"on the ads you see on Facebook, there may be a button to send a message to the business via WhatsApp. If you have installed WhatsApp on your phone, you will have the option to send a message to the business. The way you interact with these ads can help Facebook personalize the ads you will see in the future ”.

The rest of the world

It would therefore be the use of personal data resulting from specific and voluntary interactions.

It would not seem, therefore, that significant changes to the current functioning of WhatsApp in the European Region should take place soon. But future changes are not excluded.

Emblematic, in this regard, is what is reported on the WhatsApp site, where it is stated that "If in the future we decide to share such data (editor's note: WhatsApp account information) with Facebook companies for this purpose ( ed. advertising), we will do so only after reaching an agreement with the Irish Data Protection Commission or IDPC (Irish Data Protection Commission) on a mechanism that will allow such use in the future ". The reference to the Irish authority is due to the fact that WhatsApp Ireland provides the service to European users.

If for some, therefore, this statement may be reassuring, for others it will sound sinister, also in light of the fact that the new terms of use applied to the rest of the world state that: "As part of the Facebook, WhatsApp receives information from such companies and shares it with other Facebook companies. We may use the information we receive from them, and vice versa they may use the information we share with them, to make available, provide, improve, understand, personalize, support and market our Services and their offerings, including products from companies of Facebook".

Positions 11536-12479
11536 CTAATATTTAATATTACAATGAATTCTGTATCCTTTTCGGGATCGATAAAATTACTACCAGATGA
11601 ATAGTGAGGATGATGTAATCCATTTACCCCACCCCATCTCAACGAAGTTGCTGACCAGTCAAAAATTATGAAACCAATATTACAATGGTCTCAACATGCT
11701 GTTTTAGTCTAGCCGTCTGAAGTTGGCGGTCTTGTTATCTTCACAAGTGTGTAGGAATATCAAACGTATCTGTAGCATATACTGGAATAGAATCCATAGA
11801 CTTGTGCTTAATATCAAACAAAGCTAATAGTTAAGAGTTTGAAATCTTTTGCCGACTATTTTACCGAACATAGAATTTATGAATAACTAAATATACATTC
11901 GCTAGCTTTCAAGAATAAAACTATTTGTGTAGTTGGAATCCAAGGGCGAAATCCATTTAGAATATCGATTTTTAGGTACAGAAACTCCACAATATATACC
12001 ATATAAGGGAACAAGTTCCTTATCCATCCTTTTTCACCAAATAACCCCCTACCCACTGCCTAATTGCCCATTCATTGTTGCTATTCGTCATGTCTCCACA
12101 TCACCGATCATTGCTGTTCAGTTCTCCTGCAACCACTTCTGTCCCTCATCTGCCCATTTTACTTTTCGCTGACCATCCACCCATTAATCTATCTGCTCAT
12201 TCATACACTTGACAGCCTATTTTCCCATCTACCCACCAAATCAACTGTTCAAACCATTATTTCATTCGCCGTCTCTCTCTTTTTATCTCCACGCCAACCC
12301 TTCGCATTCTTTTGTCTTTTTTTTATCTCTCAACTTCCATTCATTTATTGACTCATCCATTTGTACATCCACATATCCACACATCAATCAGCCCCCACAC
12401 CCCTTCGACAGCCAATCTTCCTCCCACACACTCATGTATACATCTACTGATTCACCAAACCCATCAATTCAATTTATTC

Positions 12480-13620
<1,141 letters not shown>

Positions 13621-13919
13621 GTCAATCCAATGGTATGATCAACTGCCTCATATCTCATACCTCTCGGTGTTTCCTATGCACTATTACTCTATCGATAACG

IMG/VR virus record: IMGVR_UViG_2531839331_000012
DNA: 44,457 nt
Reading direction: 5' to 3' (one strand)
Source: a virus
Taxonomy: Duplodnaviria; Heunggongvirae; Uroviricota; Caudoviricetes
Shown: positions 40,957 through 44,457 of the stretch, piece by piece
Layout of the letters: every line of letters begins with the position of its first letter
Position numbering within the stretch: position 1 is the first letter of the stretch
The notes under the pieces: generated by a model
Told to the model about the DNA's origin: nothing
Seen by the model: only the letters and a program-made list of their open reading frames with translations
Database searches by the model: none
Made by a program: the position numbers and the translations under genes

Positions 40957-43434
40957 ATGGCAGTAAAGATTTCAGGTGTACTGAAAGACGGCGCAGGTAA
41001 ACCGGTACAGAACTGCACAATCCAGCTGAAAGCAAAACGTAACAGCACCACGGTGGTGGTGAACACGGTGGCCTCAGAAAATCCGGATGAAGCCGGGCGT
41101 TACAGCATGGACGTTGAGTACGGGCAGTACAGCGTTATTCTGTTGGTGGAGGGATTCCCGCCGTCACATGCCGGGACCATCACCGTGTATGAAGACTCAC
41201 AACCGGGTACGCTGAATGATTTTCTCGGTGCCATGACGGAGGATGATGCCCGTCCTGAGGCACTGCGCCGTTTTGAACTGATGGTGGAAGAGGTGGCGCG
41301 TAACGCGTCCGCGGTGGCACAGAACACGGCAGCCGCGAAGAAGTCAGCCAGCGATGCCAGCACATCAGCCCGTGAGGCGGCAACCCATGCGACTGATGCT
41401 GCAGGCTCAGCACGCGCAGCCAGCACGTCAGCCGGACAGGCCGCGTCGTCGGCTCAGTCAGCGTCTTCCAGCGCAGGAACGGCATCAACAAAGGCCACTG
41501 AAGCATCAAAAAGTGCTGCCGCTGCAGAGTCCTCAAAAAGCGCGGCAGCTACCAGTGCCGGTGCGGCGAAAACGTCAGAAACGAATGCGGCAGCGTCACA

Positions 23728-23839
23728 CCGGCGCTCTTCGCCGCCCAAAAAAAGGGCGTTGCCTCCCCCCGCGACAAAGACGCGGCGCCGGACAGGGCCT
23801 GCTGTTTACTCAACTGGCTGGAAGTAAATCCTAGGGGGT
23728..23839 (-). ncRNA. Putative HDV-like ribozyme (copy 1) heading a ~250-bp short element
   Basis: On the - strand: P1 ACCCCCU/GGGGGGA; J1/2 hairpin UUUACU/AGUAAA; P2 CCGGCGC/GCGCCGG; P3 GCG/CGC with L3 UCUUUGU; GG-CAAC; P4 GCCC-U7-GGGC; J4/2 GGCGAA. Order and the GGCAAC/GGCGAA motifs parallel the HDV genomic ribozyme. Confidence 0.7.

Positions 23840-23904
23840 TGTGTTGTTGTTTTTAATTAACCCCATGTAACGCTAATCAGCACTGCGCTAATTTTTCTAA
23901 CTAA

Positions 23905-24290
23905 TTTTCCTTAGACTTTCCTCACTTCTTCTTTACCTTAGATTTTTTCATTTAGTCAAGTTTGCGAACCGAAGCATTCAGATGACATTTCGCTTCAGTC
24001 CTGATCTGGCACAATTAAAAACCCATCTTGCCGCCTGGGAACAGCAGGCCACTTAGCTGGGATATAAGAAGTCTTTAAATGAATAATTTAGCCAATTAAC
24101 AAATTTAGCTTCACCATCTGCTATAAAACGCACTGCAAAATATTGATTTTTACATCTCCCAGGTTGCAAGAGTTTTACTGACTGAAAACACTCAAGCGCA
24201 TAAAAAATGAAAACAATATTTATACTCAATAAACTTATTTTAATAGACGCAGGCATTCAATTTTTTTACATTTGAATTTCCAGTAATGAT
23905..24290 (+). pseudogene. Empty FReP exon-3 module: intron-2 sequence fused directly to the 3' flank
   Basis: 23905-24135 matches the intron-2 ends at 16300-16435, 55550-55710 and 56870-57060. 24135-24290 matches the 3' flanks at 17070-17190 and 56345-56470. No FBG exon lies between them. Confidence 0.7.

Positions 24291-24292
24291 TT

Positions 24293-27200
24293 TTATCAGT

What has aroused concern and scandal in Europe, therefore, seems to be peacefully admitted in jurisdictions with less stringent regulations than our GDPR.

The postponement to May 15, 2021

Let's answer the initial question. As you may have noticed, to illustrate what we have seen so far, we had to refer several times to the FAQs or to the explanatory notes issued by WhatsApp to clarify the extent of the changes. And it is not a case.

As stated by the Italian Guarantor with a note dated 14 January last, in fact "from the terms of service and the new information it is not (ed is) possible for users to understand what the changes have been introduced, nor to clearly understand which data processing will actually be carried out by the messaging service after 8 February. This information does not therefore appear to be suitable for allowing Whatsapp users to express a free and conscious will ".

Even this consideration led the Authority to submit the matter to the Edpb, the Board that brings together all the European privacy authorities, while reserving, in any case, to intervene urgently.

It is clear, therefore, why the Menlo Park Company has already issued a blogpost the following day with which, having recognized that "our recent update has created a bit of confusion", announced the postponement to 15 May of the entry into force of the new conditions of use, in the hope of being able to provide the necessary clarifications and reassurance in the meantime.


It seems, therefore, that at least for the moment the much discussed changes to the conditions of use of WhatsApp have suffered a setback in the European Region. Undoubtedly, the lack of clarity of the contractual documentation of the software and the complexity of the issues involved played a fundamental role, in addition to the timely intervention of the Guarantor Authority. It should also be said, however, that this affair seems to have manifested a wide and widespread sensitivity in the public of users regarding privacy. We will see in the coming months, therefore, if this attention and these concerns were justified or if, rather, there was not a misunderstanding of the real intentions of WhatsApp.